Warner Bros wants to patent Shadow of Mordor Nemesis

The title based on the universe of The Lord of the Rings integrated a mechanic that has already appeared in other games.

Middle-earth: Shadow of Mordor was compared to Assassin’s Creed when it was released. The title developed by Monolith Productions, a third-person action adventure, invited us to tour the home of Sauron and face evil orcs and other creatures of darkness, all within an open world. The innovation to look out for was the Nemesis system, and now Warner Bros is trying to patent it, as Game Maker’s Toolkit revealed in its most recent video.

Used in both Shadows of Mordor and its sequel, Shadows of War, this system allows enemies to recall past encounters and rank up based on what happens in combat. That is, if the protagonist dies at the hands of one of the orcs this will increase his power and influence.

Initially rejected

Although the patent was originally filed in March 2016, its approval has yet to be completed. It is currently listed as “pending,” so Warner Bros. Interactive will have to wait until the patent office decides whether to grant it. This is the description of the patent: “Nemesis characters, strong nemesis, social revenge and followers in computer games.”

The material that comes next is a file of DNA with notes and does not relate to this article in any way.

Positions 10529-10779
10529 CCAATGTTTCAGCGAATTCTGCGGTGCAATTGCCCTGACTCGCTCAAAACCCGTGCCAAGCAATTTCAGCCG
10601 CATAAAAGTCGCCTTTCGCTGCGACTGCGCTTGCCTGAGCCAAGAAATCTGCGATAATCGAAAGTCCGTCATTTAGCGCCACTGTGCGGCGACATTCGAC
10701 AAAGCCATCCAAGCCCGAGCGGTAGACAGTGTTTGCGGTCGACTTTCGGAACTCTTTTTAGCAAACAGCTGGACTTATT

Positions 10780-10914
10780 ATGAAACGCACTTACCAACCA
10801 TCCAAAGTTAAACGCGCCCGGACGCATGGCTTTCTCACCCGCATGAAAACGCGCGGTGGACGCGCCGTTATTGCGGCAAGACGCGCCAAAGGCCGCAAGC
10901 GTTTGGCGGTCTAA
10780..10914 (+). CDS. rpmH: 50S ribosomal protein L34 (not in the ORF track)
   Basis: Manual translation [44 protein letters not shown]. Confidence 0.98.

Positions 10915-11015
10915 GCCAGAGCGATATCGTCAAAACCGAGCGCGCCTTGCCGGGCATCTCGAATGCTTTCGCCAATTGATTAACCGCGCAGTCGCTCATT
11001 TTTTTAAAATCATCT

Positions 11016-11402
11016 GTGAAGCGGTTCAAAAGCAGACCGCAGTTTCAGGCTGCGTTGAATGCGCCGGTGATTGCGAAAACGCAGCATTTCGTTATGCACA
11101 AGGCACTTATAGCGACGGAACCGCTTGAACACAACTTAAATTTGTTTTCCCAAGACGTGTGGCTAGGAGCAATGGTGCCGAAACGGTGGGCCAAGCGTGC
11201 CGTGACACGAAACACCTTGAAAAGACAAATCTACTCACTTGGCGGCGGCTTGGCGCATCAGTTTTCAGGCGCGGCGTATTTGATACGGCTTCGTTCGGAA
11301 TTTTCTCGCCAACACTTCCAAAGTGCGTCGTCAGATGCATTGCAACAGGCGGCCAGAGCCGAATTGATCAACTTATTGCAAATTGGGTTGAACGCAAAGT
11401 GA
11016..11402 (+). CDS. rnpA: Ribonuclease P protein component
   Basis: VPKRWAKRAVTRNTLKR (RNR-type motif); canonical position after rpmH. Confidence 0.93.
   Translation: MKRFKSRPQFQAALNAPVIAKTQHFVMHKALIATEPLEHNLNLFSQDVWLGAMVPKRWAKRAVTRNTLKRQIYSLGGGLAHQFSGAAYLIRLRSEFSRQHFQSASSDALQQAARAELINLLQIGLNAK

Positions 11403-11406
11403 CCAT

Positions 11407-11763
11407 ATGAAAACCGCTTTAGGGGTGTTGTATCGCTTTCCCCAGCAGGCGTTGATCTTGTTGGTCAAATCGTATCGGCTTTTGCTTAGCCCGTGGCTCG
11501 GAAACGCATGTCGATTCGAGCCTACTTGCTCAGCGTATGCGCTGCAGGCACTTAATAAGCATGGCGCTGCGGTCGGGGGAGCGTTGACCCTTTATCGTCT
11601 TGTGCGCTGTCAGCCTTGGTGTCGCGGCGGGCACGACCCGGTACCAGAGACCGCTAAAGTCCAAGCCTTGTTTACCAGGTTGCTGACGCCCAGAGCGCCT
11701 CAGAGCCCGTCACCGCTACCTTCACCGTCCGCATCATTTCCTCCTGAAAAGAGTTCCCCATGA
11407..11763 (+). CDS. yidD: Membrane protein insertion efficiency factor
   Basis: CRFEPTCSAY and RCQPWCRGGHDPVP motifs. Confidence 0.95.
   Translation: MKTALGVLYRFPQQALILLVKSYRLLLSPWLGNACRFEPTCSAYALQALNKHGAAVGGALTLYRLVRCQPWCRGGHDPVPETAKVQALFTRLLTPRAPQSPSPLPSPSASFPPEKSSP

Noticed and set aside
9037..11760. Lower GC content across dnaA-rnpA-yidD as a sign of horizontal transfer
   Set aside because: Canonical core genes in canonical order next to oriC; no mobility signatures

According to the information available, the United States Patent and Trademark Office notified its rejection in November 2019. However, Warner Bros went ahead and in October 2020 managed to overcome that setback, which means that the agency thinks there is wickers for the patent to be finally approved.

Josh Sawyer, designer at Obsidian Entertainment, has not hesitated to comment on the matter on Twitter. The creative thinks that “if you take someone’s design and improve it they should give you a trophy.” He assures that if he ever tries to “legally protect a gameplay mechanic”, he expects it to be executed by the “scuffism” method.

The truth is that the Nemesis system has already been taken as a point of inspiration for large productions. This is the case of Assassin’s Creed Odyssey, which reproduces it practically down to scratch with its mercenary mechanics.



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